The Salisbury Journal published a report of the even including this photograph showing my Dad, Daniel, Mark and myself by Fisherton Sarum

The Salisbury Journal published a report of the event including this photograph showing my Dad, Daniel, Mark and myself by Fisherton Sarum

There was a mixed bag of visitors through the day; those that had made a special visit, railway staff past and present and bemused train passengers that arrived off the very frequent  Saturday train service at Salisbury to be greeted by the sight of four model railway layouts on the platform. A reporter from the Salisbury Journal also attended and their report of the event can still be read online here.

So this was Fisherton Sarum’s first visit to its spiritual home at Salisbury but it is not perhaps going to be the last. I hope to post some news of a future visit to the area in the next few days…

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Fisherton Sarum was started back in 2005 originally as an interim layout, as time and space does not permit the building of the other layouts I have planned, as a means to display some of my locomotives and rolling stock.  This is the first post in a series looking back through the archives of Fisherton Sarum’s  over the last seven years or so.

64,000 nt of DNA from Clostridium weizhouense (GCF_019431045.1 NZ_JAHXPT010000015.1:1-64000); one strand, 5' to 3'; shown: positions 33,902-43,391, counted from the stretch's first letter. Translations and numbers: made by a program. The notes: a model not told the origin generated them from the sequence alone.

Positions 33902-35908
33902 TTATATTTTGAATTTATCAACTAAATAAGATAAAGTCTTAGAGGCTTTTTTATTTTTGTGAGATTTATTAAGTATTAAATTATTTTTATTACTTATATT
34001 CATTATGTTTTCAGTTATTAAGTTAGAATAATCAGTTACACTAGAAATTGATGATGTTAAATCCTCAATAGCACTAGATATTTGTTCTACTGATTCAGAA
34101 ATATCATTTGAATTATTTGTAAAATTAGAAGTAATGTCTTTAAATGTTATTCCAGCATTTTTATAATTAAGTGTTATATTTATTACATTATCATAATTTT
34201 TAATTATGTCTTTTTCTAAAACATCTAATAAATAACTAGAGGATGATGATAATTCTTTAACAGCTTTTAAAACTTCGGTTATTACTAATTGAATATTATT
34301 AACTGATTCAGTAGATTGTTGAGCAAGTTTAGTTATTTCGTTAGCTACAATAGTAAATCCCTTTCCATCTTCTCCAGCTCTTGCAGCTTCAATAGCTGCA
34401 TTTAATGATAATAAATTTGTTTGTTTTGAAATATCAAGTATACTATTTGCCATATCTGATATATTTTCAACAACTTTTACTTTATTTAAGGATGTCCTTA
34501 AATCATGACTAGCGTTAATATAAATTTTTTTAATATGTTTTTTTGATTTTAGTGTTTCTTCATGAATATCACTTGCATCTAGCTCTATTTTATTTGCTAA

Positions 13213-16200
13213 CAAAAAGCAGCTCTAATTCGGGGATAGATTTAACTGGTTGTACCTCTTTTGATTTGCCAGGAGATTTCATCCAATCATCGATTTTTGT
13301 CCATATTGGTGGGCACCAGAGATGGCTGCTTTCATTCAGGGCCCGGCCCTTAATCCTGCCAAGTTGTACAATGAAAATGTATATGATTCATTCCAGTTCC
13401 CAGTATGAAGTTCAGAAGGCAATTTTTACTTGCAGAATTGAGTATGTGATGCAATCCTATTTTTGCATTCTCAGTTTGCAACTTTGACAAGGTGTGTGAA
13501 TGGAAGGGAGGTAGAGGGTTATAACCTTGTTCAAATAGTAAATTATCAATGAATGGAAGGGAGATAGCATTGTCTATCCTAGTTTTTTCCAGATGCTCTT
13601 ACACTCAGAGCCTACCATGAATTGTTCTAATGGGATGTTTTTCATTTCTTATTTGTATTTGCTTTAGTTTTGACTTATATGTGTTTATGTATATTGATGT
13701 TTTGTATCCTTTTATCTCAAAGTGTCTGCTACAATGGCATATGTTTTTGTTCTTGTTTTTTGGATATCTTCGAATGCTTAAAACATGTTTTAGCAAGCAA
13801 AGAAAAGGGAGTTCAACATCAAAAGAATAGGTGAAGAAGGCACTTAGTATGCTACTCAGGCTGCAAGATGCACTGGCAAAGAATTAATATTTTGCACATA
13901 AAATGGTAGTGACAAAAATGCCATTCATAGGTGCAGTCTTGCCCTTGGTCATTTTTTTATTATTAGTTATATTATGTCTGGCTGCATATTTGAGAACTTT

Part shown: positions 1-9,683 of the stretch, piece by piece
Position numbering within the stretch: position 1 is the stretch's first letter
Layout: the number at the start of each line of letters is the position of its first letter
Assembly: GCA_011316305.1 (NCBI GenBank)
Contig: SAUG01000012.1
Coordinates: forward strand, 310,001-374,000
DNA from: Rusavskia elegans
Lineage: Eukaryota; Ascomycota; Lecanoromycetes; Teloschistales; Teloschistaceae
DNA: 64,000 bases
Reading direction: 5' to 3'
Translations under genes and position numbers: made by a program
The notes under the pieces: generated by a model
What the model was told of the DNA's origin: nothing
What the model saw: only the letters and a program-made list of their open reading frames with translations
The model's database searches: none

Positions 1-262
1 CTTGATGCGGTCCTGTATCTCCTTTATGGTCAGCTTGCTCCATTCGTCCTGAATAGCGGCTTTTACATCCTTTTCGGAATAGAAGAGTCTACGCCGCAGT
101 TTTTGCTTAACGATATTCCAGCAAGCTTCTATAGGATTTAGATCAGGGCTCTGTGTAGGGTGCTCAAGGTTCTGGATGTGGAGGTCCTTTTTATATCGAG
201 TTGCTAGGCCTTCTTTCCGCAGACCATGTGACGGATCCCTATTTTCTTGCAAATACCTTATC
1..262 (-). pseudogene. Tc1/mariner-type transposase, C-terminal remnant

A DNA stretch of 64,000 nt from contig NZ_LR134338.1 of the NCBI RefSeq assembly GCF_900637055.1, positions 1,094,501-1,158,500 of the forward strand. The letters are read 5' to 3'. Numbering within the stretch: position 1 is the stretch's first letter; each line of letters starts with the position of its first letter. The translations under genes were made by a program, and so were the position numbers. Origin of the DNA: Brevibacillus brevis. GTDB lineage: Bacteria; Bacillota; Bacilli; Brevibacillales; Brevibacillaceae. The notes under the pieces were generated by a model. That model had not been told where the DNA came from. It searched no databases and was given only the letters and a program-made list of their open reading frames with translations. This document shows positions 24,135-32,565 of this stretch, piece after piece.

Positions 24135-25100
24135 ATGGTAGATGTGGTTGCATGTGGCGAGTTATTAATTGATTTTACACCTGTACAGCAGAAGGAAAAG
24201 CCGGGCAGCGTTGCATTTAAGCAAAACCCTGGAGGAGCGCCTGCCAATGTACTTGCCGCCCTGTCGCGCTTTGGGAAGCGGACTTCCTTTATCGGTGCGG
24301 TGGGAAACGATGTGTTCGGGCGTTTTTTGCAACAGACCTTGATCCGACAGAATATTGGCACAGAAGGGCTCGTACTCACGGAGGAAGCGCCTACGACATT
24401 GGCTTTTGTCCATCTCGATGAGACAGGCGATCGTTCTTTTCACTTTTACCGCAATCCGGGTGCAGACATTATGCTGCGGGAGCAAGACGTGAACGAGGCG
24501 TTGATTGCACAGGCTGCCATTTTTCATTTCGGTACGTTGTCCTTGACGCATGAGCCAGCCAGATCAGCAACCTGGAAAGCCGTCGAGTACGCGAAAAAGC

The turntable board under construction

First up in this series are a couple of early construction pictures. The two scenic boards can be seen here after track laying and early scenic forming. The trackwork has been sprayed with ‘weathered wood’ colour paint, and the rail sides painted with Precision Paints ‘track colour’ (note not a red rust colour as is so often incorrectly seen on models). The basic scenic form is a mix of cut and shapes polystyrene and plaster Mod-Roc over a lattice card framework (old cereal packets).

The coal stage take shape with the shed inspection pits also in place

Also the imposing watertank building and the coal stage in their early stages of construction can be seen temporarily in place to check clearances and ensure the scenery blends in correctly around them.

I hope you enjoy this look back in time and the series will also include Fisherton Sarum’s travels around the country and showing how the layout has evolved through time.